Fine, then. We'll test him.
firm, parental nods all 'round. Then, a pause.
What kind of testing are we supposed to do?
Um. I dunno. Maybe the pediatrician knows? The school?
And then, there I was. Holding a list of bullet points that the Toddle's teacher had given me, the pediatrician on speed dial, and the local public school's phone number written carefully, clearly in my calendar. And I couldn't dial the bloody phone.
Three days later, I still couldn't dial the bloody phone.
It had been one hell of a year - and more - since the Toddles' preschool disaster. With QG to keep us sane, he'd been happy at home, loving his playdates, and generally growing into a snuggly, independent little terror. He missed his classmates, sure, but found joys aplenty in the world we were creating with him. And, after visiting preschool after preschool, I had finally found two that felt they were up to the Toddles' challenge: an anaphylactic wheat allergy, plus rye, barley, spelt, egg and more! Enough to warrant a raid on the art supplies, enough to require some very, very careful thought about snack time, school events, and oh yes, coexistence with a parent who thinks she's an advocate. All things that the Toddles' first preschool didn't seem to want.
One offered us a spot on their waiting list. The other asked me to drop by and talk. And then there I was, talking, and the boss lady telling the preschool director, oh, yes. You can do this. And then there I was again, talking, and the teachers were nodding. Sure, we can do that. One of them, delighted, clapping, Oh! I'm going to get to have the giggle boy in my class! And she did.
Thank you for bringing our boy, they said. And hugged me.
I spent months staring, wandering around and trying to grasp this. The school provides all snacks for the children, and with the arrival of the Toddles and a few other allergic kidlets, decided to avoid all of the relevant allergens. They checked their art supplies. They were polite about my first efforts at lighter, sweeter faux-challah, and offered generous quantities of honey to the dubious children. When I set the fire alarm off while baking for the Toddles' birthday celebration, they told me their own embarrassing mom-stories, and took photos of the kids with the fire truck. And wrote it up in the newsletter, as part of the birthday fun. And hung a big sign on the doors: WARNING! ALLERGIC CHILDREN. DO NOT BRING FOOD INTO THIS AREA. Atmosphere wasn't a problem here: one of the teachers made the sign with collage. Lovely, creative, and very, very clear.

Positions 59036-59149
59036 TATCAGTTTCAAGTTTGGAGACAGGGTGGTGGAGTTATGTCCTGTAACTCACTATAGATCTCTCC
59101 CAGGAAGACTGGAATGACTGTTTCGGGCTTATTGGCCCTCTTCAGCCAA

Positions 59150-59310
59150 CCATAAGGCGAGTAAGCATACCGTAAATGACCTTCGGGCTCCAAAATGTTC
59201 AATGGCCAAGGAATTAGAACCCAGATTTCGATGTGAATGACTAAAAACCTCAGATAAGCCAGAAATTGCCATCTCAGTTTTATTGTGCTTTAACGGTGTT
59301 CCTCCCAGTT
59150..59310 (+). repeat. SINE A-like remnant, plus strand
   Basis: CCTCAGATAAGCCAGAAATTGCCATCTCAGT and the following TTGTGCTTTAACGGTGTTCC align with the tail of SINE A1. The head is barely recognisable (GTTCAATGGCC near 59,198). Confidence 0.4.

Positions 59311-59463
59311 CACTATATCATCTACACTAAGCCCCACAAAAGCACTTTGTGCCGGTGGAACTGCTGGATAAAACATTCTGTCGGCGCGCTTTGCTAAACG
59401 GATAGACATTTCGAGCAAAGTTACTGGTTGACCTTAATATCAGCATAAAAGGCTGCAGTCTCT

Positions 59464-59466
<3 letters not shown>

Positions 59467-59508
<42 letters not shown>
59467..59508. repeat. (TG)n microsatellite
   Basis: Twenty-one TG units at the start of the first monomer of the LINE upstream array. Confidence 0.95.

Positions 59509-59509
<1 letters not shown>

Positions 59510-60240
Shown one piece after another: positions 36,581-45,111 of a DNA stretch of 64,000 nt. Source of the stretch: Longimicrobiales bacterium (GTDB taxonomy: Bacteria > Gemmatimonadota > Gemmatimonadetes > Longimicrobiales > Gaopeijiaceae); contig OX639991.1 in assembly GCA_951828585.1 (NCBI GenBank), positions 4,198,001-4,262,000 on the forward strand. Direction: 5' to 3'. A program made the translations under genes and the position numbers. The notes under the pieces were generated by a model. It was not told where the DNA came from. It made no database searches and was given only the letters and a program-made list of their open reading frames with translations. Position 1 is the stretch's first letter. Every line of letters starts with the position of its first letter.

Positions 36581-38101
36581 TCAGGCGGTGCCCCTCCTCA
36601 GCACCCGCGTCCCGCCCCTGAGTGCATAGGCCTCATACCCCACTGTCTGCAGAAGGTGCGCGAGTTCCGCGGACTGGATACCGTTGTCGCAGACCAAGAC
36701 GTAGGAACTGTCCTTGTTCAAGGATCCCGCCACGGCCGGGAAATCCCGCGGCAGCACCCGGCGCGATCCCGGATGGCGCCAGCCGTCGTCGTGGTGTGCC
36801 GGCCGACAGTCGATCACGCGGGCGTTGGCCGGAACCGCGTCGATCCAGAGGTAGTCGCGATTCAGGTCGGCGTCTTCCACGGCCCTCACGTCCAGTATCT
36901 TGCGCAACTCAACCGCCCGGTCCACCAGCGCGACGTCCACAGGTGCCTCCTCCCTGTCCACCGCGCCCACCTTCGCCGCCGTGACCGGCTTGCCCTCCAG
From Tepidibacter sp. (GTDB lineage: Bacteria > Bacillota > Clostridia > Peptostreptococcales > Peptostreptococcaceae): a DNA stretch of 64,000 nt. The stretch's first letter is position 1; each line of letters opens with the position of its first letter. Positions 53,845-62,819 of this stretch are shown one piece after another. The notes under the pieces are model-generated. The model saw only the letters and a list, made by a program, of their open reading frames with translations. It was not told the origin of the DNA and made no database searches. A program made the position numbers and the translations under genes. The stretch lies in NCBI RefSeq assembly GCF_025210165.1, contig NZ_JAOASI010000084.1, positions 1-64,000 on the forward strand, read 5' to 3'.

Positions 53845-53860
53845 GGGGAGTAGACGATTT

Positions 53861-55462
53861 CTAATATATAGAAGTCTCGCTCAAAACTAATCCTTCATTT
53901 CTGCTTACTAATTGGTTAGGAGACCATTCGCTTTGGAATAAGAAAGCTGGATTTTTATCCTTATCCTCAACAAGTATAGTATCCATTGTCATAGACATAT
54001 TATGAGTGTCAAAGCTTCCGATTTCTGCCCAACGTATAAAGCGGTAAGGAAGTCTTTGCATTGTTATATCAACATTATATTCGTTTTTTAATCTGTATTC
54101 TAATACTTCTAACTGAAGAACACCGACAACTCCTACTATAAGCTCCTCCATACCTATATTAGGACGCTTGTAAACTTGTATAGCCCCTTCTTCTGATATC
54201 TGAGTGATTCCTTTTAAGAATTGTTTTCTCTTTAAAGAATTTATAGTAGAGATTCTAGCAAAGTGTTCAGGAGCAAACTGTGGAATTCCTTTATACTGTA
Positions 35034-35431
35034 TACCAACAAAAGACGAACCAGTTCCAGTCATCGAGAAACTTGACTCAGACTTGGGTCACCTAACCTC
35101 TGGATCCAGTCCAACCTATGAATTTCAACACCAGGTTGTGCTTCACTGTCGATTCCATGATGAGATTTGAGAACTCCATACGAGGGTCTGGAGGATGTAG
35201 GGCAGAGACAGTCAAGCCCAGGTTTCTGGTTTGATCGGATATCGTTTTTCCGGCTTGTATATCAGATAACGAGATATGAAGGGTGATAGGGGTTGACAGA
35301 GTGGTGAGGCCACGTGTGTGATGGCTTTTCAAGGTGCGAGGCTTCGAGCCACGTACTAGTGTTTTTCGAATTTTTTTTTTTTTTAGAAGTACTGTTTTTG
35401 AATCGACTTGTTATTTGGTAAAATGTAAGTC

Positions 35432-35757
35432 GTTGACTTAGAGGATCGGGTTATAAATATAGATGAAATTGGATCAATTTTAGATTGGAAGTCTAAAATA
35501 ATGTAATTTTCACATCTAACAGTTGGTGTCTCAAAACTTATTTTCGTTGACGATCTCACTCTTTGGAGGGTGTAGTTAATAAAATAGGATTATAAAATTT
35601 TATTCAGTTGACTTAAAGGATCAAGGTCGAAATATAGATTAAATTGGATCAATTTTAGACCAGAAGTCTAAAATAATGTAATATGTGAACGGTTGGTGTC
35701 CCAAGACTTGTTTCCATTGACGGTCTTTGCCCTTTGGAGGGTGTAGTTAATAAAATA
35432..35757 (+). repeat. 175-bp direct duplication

It was unreal, wonderful, humbling. There was so much oxygen, I was gasping. But the Toddles saw none of this. When am I leaving preschool? he asked, but didn't believe the answer. He pulled in, curling tight and then tighter inside himself, avoiding eye contact, sound, touch, as if he could create a perfect, protective carapace. Huddle inside. His balancing touch-and-suck had become a place to vanish, and its gravitational pull was immense. Time to get dressed? He'd have to pull himself out of the carapace twice: once to take his jammies off, and once to put the day's clothes on. Going somewhere? He'd need to pull himself out to get his jacket one, again to get into the car, and yet again, agonizingly, to get out of the car.
It's like you are inside of a box, and can't hear me, I told him. He nodded. This did not trouble him - the carapace was good. I need that, sometimes, he explained. I nodded. But sometimes, love, you get stuck in there. He thought this over.
I think we need some balance in this one.
But balance had been trumped by a need. Snuggled into his carapace, the Toddles didn't mind that he was alone, riding 'round and 'round on the playground. He was untroubled, if a bit wistful, by his lack of friends. Friends vanish, he knew. This was safer. And, in his safety, he pulled in the tendrils of connection, avoiding eye contact, hiding from hands, hugs, hesitating once, twice, fifteen times before trusting the adults around him. He was safe.
Except, of course, he wasn't. Humming quietly, wrapped in his carapace, he couldn't hear me tell him not to run into the street - with a car coming. I heard your sounds, but not the words, he said. Or just stared, bemused and puzzled by my gasping horror. He grabbed at knife blades, broken glass, rolled on challah-crumbed floors, and from deep in the carapace, he stared, bewildered, when I gritted my teeth and explained. Why. That. Was. Not. Good.
But this was a parenting problem, and not a developmental one. I was sure. I had experience with this dance between parenting, the kid and the yardstick of the normal. I knew. I was also a mess. And holding a phone.
Maybe it's wiring. Neurology.
Maybe it isn't.
Maybe, I admitted to the other parental pair of worried eyes, maybe it's me.
We watched the Toddles lining up number flashcards in some mysterious order. And again. And again.
Maybe it's not.
And I made the call.